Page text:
We’re MASS Communicatin’!

Well, the hiatus didn’t last as long as I thought.

One of the topics that we addressed during the philosophic counseling class was that of special needs children, a subject near and dear to my heart. (I know you’re not reading, but, “Hi, Secular Jew, Jr.”!) Since I spend a lot of time thinking about those issues, it was good to have someone else talk about them–being inside a conversation makes you forget what it looks like from the outside.On that note, I follow a blog called “Jewish Special Needs Education: Removing the Stumbling Block.” Today’s post on that blog, titled “Are You Sure?,” is a response to someone who didn’t see kids with special needs represented in a back-to-school ad, and so made her own ad. Lisa Friedman, who writes the Jewish Special Needs Education blog, points out that not all disabilities are visible, and that assuming that there are no special needs kids in an advertisement featuring otherwise “normal looking” children is essentially a projection of one’s own biases and predispositions onto the original ad.

I don’t disagree with Friedman’s basic point: it’s not always possible to tell, just by appearance, whether a child has special educational or other needs. Behavioral, cognitive, and other differences don’t manifest physically in many (most?) cases. But I wouldn’t go so far as to say that the individual to whom Friedman is responding is necessarily making assumptions about what an ad featuring individuals with special needs should look like.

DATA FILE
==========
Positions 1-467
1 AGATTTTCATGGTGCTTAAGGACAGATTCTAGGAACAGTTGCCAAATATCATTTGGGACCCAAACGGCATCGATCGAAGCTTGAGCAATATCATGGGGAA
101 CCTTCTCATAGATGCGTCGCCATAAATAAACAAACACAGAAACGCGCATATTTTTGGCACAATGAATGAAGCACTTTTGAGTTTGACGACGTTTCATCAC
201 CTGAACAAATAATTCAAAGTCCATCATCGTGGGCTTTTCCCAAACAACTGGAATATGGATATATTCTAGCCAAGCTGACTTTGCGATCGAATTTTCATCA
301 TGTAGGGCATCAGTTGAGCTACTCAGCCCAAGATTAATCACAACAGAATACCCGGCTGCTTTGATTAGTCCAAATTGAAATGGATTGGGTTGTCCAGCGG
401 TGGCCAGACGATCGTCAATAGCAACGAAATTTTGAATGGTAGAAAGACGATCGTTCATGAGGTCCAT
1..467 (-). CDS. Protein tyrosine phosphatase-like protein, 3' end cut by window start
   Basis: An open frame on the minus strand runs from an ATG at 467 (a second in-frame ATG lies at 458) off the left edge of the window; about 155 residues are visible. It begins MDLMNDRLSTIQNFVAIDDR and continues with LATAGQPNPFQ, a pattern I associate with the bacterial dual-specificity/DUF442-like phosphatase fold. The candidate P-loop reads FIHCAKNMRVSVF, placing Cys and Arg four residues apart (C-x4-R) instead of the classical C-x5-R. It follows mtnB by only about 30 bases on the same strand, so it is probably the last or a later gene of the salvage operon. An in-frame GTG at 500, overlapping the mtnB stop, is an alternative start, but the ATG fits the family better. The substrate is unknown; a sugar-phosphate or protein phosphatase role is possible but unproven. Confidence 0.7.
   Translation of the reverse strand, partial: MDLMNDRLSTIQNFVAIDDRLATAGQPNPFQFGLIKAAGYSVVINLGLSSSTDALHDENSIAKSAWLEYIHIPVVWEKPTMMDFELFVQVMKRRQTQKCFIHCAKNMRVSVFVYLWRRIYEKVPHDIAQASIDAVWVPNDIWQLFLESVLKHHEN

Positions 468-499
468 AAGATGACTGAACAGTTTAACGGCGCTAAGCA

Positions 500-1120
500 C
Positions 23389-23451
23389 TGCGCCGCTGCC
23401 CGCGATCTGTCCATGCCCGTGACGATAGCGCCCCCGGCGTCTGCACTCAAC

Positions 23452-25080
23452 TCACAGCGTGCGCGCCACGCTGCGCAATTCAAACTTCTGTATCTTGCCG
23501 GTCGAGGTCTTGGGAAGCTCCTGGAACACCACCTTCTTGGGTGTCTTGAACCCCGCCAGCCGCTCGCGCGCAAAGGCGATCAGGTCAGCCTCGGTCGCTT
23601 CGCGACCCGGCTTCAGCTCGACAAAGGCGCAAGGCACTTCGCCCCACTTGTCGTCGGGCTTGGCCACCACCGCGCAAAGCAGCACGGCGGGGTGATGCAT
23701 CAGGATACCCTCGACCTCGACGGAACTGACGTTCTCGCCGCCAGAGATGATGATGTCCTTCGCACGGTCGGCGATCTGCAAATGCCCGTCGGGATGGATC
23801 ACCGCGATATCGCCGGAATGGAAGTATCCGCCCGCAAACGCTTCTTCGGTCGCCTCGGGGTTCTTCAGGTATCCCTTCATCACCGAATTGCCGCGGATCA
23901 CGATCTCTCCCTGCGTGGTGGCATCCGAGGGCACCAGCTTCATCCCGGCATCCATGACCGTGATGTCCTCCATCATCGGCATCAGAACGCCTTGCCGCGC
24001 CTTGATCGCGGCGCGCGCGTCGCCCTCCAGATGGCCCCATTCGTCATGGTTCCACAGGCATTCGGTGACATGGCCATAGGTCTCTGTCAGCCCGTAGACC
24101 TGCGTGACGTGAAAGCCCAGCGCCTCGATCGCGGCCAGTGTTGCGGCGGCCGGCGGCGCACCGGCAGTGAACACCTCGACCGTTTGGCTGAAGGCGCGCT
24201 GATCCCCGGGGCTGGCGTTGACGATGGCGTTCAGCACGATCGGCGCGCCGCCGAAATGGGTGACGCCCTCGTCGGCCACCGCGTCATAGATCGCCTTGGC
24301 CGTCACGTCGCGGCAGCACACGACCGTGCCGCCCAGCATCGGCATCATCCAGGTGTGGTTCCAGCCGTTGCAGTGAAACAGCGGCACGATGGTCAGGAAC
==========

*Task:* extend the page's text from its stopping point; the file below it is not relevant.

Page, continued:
This is a question of signalling, both to in- and out-groups. From an in-group perspective, we’re concerned with representation of our experience and with support for our concerns. That’s why advocacy and support groups exist.

But to out-groups–those unaffected by, uninvolved with, or in denial about those with special needs–a back-to-school ad with “normal-looking” kids is an ad with normal kids. It doesn’t include a child with special needs at all.

This is a kind of push-me/pull-you problem. Those of us in an in-group that can see our loved ones in an advertisement with typical-looking kids don’t necessarily feel the need for a visible representation of difference, because we see it already. To gain the accommodations our loved ones need, we may need to have obvious representations of difference in media–but we run the risk that only physical differences will be recognized as requiring accommodation. That, of course, is why advocacy exists.

The answer to the dilemma, then? Diverse representations of differences.

Friedman recognizes this, of course. But it’s a point that needs repetition, because it’s too easy to get “silo-ed” off into our own concerns. And so I’m not critical of the thought behind the back-to-school ad needing a physical representation of difference. Because in the words of Governor Menelaus “Pass the Biscuits” Pappy O’Daniel in the Coen brothers’ “O Brother, Where Art Thou?,” “We’re MASS communicatin’!”

(I miss Charles Durning.)

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